Fixing America’s decrepit infrastructure shouldn’t be controversial—it enhances competitiveness, creates jobs, and helps the environment. And of course, it protects the public. Repairing unsafe conditions is a critical priority: More than half of fatal vehicle accidents in the United States are due in part to poor road conditions.
After years of dithering, Washington is finally showing a little life for the task. Congress recently passed a $305 billion highway bill to fund basic maintenance for five years. But the highway bill is pretty anemic—it barely covers road-repair costs and does nothing to modernize other infrastructure. The total investment needed through the end of this decade is actually $1.7 trillion, according to the American Society of Civil Engineers. Further, the highway bill does nothing to remove the bureaucratic jungle that makes these projects so slow and costly.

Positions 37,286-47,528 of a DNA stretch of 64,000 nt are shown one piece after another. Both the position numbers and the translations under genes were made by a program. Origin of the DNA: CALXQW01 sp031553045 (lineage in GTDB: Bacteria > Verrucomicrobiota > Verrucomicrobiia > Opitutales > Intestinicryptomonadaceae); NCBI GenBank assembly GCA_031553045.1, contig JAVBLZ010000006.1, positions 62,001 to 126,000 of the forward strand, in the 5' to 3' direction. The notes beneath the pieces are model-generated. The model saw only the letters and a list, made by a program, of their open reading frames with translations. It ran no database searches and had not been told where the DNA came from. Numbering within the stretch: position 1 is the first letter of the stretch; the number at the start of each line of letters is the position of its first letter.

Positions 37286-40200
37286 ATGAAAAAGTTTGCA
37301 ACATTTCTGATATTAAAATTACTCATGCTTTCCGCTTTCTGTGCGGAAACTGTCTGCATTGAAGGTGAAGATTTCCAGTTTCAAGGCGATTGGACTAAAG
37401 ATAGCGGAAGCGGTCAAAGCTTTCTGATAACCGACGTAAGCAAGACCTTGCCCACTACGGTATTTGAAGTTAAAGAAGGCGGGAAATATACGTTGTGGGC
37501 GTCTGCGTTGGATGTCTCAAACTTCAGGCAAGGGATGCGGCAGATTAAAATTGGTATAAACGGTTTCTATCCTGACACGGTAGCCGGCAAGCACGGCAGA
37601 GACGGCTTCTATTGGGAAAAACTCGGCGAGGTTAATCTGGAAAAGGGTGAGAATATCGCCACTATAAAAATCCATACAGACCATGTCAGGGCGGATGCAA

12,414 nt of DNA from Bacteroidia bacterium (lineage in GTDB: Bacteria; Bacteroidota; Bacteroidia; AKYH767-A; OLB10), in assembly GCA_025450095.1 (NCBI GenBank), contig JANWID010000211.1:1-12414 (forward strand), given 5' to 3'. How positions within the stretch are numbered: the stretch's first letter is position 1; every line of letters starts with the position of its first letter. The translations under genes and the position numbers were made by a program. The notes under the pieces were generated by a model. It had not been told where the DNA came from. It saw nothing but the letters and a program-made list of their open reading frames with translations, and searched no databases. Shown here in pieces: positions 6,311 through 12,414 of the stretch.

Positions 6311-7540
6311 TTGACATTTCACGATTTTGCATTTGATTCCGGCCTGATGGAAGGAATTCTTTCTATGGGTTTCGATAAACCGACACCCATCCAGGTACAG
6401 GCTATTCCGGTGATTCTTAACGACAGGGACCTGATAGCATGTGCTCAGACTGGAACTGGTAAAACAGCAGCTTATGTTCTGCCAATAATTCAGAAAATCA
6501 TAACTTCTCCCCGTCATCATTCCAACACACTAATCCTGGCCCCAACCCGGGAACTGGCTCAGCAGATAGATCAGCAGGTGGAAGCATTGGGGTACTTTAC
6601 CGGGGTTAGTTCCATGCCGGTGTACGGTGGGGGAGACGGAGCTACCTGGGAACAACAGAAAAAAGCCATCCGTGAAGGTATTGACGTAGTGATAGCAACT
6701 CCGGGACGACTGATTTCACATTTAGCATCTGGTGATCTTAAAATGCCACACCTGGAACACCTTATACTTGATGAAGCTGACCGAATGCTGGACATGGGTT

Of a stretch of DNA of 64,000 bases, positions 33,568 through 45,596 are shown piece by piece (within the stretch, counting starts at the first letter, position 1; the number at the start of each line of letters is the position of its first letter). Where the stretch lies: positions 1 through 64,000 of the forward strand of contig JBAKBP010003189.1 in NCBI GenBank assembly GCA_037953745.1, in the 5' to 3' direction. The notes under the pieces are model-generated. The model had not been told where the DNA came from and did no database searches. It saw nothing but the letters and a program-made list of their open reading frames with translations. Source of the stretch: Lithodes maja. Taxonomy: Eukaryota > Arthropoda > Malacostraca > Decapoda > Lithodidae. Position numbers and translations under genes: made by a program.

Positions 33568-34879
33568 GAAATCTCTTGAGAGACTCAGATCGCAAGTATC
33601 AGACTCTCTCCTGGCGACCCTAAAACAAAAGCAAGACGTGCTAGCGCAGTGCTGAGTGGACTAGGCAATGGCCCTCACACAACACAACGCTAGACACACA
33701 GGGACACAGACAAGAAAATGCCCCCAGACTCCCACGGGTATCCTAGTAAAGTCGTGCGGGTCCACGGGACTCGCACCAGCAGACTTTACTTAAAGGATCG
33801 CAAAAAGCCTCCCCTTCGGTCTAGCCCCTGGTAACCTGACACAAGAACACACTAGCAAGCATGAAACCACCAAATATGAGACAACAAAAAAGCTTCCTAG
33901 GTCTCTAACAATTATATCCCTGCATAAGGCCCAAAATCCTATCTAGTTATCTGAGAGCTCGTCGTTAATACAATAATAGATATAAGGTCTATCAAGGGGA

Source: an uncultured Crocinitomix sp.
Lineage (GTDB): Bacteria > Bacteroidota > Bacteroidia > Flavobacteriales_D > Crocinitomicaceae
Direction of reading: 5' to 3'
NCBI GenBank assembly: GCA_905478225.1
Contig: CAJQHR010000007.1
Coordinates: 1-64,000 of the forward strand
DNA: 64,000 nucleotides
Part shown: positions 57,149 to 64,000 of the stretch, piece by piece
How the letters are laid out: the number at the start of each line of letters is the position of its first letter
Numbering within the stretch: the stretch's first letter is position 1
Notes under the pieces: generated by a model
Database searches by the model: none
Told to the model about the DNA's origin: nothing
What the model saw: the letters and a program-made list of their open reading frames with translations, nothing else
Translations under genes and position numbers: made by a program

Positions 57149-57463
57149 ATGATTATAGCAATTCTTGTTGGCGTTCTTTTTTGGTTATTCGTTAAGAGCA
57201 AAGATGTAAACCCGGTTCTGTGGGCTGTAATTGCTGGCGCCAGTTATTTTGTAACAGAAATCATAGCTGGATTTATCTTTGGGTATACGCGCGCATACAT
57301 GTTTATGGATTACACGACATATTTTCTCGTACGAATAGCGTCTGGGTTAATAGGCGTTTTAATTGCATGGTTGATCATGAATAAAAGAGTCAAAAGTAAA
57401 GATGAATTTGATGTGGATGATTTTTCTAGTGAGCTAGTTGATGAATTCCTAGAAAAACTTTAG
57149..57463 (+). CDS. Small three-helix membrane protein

But these two failures—meager funding and endless process—may actually point the way to a potential grand bargain that could transform the U.S. economy: In exchange for Democrats getting rid of nearly endless red tape, Republicans would agree to raise taxes to modernize America’s infrastructure.
Stalled funding. The refusal to modernize infrastructure is motivated by politics, not rational economics. By improving transportation and power efficiencies, new infrastructure will lower costs and enhance U.S. competitiveness—returning $1.44 for every dollar invested, according to Moody’s. That’s one reason why business leaders, led by the U.S. Chamber of Commerce and the National Association of Manufacturers—normally on the same page as congressional Republicans—have been pleading for robust public funding. As an added benefit, 2 million new jobs would be created by an infrastructure-modernization initiative, jump-starting the economy. That’s why labor leaders and economists have joined with the business community to advocate for it.